strassman-on-top-of-boulder.jpgRange of Light Productions here in Lone Pine offers many production services where production companies need them. Services include graphic design, tape dubs, voice-over sessions, editing, sound recording, screening room, on-line editing; the list goes on and on. Mike also is an experienced mountain rigger and has already worked with National Geographic up at Walt's Point in his new location.

 

Behind Mike's house there are typically large Alabama Hills boulders and somehow he talked me into free climbing them. I thought it was a bad idea, but Mike is the kind of instructor who supports and coaches you to do something you think you might be able to do, but are not sure. So there I was up above and behind his studio with the beautiful Owens Valley before me. I felt very accomplished, if stiff and sore, the next day.

 

I had experienced first hand another one of Mike's skills. Filmmakers on location are lucky to have Mike Strassman to depend upon here in Inyo County.

 

(This is the first of a series of occasional articles on the professionals who work with the film industry on location here in Inyo County.)

 

 

 

Lone Pine to open Film History Museum and host the 16th Film Festival

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View of Museum Facade

February 05, 2005:

Lone Pine will be a hub of activity the first weekend of October when the town's citizens and out-of-town fans open their Film History Museum That event will be followed by the sixteenth film festival celebrating Inyo County's long movie history.

 

The grand opening of the Beverly and Jim Rogers Museum of Lone Pine Film History will take place the afternoon of October 6th with various guests, dignitaries and celebrities in attendance. The celebration will continue into the evening with a dinner and then will dovetail into the annual three-day celebration of western heritage, films and fun in a small town. The event has gained worldwide notoriety and has become the premier western film festival. Recently, "western life style" has attained noteworthy popularity in Europe.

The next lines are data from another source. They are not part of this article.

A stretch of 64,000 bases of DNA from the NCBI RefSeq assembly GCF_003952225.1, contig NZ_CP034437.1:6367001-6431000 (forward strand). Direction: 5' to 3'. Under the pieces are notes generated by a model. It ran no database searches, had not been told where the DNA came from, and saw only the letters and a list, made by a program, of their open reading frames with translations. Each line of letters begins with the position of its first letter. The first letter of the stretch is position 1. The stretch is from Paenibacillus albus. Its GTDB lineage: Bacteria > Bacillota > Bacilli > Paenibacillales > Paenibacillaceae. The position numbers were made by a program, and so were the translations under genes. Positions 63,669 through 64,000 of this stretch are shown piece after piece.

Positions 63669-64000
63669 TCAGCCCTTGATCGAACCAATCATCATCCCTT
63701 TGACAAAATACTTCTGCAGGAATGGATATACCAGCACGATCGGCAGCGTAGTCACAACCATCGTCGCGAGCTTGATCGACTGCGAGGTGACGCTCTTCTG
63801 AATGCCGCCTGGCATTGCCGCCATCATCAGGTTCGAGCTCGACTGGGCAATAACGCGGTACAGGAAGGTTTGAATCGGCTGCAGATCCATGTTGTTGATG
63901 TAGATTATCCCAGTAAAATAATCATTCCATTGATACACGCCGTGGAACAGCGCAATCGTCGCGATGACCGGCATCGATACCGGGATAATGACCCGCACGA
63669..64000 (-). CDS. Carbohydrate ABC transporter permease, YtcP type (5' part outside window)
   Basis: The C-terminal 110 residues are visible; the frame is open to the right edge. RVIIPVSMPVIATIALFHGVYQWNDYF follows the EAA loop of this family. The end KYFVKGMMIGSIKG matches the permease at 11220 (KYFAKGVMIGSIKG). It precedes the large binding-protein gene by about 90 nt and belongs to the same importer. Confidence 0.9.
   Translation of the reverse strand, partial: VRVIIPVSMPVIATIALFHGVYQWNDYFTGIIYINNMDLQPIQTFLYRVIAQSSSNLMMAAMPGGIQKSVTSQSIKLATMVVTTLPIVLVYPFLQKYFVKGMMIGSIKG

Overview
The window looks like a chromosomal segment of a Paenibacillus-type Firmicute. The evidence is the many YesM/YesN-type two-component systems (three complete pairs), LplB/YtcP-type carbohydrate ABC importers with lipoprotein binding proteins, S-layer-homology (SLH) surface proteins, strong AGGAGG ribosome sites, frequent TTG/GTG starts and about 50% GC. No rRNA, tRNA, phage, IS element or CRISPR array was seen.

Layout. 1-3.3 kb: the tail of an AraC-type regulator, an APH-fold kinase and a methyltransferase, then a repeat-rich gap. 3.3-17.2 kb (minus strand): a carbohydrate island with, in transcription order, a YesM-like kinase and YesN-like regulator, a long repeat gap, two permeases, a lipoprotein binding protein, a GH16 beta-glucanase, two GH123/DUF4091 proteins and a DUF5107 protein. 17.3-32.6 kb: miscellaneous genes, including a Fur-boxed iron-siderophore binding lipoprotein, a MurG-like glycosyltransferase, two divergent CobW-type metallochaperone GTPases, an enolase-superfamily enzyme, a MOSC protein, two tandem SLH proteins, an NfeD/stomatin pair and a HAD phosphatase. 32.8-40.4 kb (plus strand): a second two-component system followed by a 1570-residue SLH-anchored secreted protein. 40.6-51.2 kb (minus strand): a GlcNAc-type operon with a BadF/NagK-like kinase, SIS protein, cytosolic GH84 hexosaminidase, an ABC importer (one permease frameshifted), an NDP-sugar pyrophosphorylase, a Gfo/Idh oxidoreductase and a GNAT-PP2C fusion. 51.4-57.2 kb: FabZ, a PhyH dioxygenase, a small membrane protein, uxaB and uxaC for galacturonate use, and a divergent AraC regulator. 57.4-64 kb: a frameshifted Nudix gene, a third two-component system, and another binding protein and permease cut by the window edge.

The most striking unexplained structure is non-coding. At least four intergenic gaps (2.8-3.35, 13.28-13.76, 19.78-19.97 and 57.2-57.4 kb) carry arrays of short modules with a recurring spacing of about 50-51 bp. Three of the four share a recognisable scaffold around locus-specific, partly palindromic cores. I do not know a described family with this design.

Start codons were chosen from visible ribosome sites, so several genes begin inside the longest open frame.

Final negotiations and contract signing are now complete with M and L Keith in Victorville to provide the ten thousand five hundred square foot Butler building which will house the film history collection and exhibits, as well as a museum store and movie theatre. Beverly and Jim Rogers of Sunbelt Communications have championed the project from the beginning, supporting the Festival and then the concept of the Museum with enthusiasm and financial sponsorship. Mr., Rogers guaranteed one million dollars if the building was completed by October 1st, an opportunity for the small town that is too good to be passed up.

 

In a meeting on Wednesday, February 2 in Las Vegas, Mr. Rogers signed off on the plan presented by the Building Committee. Representatives there from Lone Pine were Jaque Hickman, Brian Webb, Chris Langley, Lynne Bunn, Dave Haas, and Acquisitions Director and exhibit designer Bill Hunter. The first check has been cut and sent to M and L Keith to purchase the building components.

 

Clearly that makes for a very challenging timeline. Present plans call for site preparation in March to be accomplished by Hickman Construction and various local subcontractors. Building elements arrive on site April 1 and the building will be finished by September 1st. That allows for two months of exhibit installation and a "soft" or test opening before the big day. The timeline is based on no significant delays during construction.

 

"It's a challenge, but our local and non-resident volunteers, fans and enthusiasts are definitely ready. Support has been growing continually for the Museum since we raised over three hundred thousand dollars to purchase the land and create a reserve fund to support initial operating expenses," Chris Langley, Executive Director of the Museum explained. "I guess I like to think of it as an old time barn raising but with all the complications of life our times have placed on us."